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#200: Do You Know Your Consulting Terms?

Posted By Mark Haas CMC FIMC, Friday, December 18, 2009
Updated: Sunday, December 20, 2009
Since when did consulting terms depend on any definition one wants to put on them? I hear colleagues using terms inappropriately but they seem OK with that.

"Terms of art" in professions are expected to have uniform and specific meaning, shared and understood by all. Especially in the legal profession, variations in the meaning of a given term lead to confusion, miscommunication and professional malpractice. In the consulting profession, clarity of communication with clients and among colleagues is similarly important.

The challenge of consistent terminology in consulting is that many of its practitioners come from a variety of backgrounds. Some come from business, others from academia or technical disciplines, still others from business administration. Each of these environments may have a different perspective on what, exactly, the nuances of how an objective differs from a goal. Consider how confusing it is to have consultants use loose terminology. Bad enough is careless use of terms that may be in common use but not in your vocabulary. Probably worse is inconsistent use, when you use a term differently with different people or vary its meaning over time.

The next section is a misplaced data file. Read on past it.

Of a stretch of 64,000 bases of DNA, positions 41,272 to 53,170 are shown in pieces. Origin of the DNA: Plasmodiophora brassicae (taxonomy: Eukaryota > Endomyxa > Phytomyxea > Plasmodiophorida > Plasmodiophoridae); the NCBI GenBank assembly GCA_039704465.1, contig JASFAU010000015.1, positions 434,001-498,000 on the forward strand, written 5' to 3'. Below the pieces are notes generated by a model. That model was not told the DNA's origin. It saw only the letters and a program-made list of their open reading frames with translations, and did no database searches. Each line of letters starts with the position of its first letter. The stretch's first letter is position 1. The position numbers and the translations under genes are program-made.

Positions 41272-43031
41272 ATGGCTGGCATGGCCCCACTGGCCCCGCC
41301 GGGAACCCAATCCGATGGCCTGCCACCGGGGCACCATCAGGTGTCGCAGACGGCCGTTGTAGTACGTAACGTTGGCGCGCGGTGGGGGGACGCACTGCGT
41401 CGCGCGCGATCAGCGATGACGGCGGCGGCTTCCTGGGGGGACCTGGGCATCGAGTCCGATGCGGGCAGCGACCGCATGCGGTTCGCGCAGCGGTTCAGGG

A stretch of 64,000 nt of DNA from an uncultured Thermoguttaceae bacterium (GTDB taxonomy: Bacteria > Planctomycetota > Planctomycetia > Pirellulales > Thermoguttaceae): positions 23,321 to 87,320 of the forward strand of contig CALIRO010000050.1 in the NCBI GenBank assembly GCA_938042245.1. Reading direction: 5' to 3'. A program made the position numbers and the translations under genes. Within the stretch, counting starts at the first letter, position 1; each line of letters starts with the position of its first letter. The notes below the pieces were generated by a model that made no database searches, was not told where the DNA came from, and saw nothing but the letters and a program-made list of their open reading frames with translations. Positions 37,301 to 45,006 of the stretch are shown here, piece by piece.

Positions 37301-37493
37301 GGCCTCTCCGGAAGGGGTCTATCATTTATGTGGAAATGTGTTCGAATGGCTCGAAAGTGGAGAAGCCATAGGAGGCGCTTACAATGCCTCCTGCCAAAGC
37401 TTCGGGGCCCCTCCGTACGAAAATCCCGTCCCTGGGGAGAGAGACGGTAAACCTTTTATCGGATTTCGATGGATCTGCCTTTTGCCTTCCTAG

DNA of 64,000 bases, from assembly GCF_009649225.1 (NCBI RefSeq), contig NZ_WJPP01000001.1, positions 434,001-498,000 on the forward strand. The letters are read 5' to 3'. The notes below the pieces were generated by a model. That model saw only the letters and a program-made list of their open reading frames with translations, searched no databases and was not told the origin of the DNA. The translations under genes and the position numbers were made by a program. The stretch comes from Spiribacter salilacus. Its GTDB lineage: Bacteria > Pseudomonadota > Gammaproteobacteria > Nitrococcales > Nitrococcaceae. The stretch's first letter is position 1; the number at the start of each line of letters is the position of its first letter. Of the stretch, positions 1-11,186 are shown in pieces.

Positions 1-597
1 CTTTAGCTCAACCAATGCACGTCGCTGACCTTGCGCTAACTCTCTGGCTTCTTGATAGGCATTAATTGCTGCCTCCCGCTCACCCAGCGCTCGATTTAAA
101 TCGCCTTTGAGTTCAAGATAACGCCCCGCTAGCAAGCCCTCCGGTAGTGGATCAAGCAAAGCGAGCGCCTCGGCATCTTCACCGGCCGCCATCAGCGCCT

Tip: Make a list of twenty terms that form the basis of your practice (e.g., strategy, process, audit, engagement, talent management, security) and write a definition for each or how you would explain them to a client or your colleagues. You might be surprised at how hard it is when you have to write these down. When you are comfortable with your definitions, go and defend them to your professional colleagues. Again, you will be surprised at how you may have to defend your interpretation.

© 2009 Institute of Management Consultants USA

Tags:  communication  consulting colleagues  knowledge assets  learning  teaming 

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